Time flies by and days here are busy due to beginning of school and problems with rebels and refugees.

On Monday, we received WFP food aid for all refugees. We gave out the food in three days to more than 5000 people. We still have to go down the track from Bozoum toBossangoa to reach 1300 people who remain in the bush because they’re afraid of more raids from the Seleka fighters.

Despite a decision to demobilize Seleka, its fighters keep causing trouble. In Bossangoa this week there have been more clashes and houses burnt down. Thousands have fled. In the village of Tolle (about 70 km from Bozoum) a man was killed and houses raised by fire.

Word has got around about the incident last week when I was slapped by a Seleka ‘general’. The Seleka chief here in Bozoum, the mayor, and some police officers came to see me. The Seleka chief apologized.

I repeated once more that it’s time to put an end to violence, to random arrests, torture and looting. He replied they arrested only those whom had weapons. I said that’s not true, and that many are taken only for ransom. Anyway, I said it is not enough to take weapons off people. They can still kill with bare hands or stones: if we do not change our hearts, possessing weapons or not doesn’t make much of a difference.

We parted well. Let’s hope for the best!

Schools are reopening again. From the crèche to secondary school, we’ll have more than 1200 pupils once more going through joys and hustles of schooling life.

Going to school here is always a tiny miracle. The other day I was preparing enrollment and a mother and daughter came by.  I asked which class does her daughter go to, and the daughter replied. I asked her for her name and the child replied. So I asked if she was she happy to go back to school, she nodded happily with a huge smile.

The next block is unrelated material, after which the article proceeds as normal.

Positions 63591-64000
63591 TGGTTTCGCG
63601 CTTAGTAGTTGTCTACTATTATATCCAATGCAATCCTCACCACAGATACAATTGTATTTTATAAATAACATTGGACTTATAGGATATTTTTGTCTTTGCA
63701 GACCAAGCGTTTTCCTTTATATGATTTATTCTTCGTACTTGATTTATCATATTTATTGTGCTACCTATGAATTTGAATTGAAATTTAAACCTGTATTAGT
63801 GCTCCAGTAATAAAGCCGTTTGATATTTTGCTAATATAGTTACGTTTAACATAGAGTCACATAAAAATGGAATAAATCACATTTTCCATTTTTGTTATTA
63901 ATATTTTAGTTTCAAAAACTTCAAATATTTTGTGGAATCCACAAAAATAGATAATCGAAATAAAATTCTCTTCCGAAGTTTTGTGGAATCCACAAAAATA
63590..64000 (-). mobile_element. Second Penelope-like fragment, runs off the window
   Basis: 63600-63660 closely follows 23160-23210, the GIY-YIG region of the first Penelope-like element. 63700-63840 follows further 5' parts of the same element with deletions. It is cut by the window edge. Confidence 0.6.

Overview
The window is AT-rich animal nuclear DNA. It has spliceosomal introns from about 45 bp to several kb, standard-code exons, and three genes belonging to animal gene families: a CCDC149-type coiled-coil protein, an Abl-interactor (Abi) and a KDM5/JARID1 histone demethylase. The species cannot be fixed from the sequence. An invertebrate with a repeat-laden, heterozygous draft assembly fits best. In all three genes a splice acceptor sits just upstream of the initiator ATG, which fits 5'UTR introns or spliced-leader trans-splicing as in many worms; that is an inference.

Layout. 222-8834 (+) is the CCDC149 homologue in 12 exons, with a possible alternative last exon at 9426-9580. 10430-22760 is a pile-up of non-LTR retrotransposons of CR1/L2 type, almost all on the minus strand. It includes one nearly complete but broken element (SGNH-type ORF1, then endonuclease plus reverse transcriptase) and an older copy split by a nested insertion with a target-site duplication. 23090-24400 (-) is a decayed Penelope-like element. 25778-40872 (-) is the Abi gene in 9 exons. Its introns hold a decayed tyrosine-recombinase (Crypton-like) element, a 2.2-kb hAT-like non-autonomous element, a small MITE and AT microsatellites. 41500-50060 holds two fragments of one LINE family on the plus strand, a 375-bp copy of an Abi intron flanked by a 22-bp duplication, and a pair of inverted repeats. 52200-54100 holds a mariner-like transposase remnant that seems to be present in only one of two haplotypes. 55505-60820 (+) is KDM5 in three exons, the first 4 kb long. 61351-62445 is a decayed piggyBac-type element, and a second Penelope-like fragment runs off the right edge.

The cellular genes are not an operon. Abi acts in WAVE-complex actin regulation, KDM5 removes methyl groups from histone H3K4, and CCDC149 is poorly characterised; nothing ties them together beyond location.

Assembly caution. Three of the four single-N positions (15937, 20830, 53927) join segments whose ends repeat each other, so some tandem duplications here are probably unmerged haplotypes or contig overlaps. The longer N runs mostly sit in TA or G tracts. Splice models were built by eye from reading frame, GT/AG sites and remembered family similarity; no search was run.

These are the things that really matter. These are the reasons we want war and violence to stop. But there are still 25000 rebels around us and very little hope for peace. In Bangui, over 12 days only 130 rifles have been handed in during the disarmament. We doubt there can be elections within 15 months, there are no records, no prefects and it’s impossible to travel freely.

Meanwhile, several members of the Central African Republic civil society appealed at the United Nations in New York  Wednesday 25 September to support an end to the crisis in their country. They were supported in their efforts by Caritas Internationalis . The delegation met the diplomatic missions of the United States, France, Rwanda , Australia and representatives of the EU, UN agencies and NGOs.